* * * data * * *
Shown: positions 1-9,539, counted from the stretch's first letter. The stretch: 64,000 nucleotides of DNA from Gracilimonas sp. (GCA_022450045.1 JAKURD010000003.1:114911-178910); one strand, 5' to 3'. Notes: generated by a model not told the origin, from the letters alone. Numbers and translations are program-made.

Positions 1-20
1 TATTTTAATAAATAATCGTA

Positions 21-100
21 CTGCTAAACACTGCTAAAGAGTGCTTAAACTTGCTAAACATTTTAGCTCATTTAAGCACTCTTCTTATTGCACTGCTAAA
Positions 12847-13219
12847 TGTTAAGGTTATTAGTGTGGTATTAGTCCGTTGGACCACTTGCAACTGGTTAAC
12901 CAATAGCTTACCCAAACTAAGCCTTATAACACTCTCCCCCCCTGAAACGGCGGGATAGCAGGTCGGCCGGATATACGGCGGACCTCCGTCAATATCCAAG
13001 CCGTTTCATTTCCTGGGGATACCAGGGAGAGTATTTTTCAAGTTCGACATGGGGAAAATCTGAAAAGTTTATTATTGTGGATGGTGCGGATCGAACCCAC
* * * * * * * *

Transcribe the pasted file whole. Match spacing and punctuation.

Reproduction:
Shown: positions 1-9,539, counted from the stretch's first letter. The stretch: 64,000 nucleotides of DNA from Gracilimonas sp. (GCA_022450045.1 JAKURD010000003.1:114911-178910); one strand, 5' to 3'. Notes: generated by a model not told the origin, from the letters alone. Numbers and translations are program-made.

Positions 1-20
1 TATTTTAATAAATAATCGTA

Positions 21-100
21 CTGCTAAACACTGCTAAAGAGTGCTTAAACTTGCTAAACATTTTAGCTCATTTAAGCACTCTTCTTATTGCACTGCTAAA
Positions 12847-13219
12847 TGTTAAGGTTATTAGTGTGGTATTAGTCCGTTGGACCACTTGCAACTGGTTAAC
12901 CAATAGCTTACCCAAACTAAGCCTTATAACACTCTCCCCCCCTGAAACGGCGGGATAGCAGGTCGGCCGGATATACGGCGGACCTCCGTCAATATCCAAG
13001 CCGTTTCATTTCCTGGGGATACCAGGGAGAGTATTTTTCAAGTTCGACATGGGGAAAATCTGAAAAGTTTATTATTGTGGATGGTGCGGATCGAACCCAC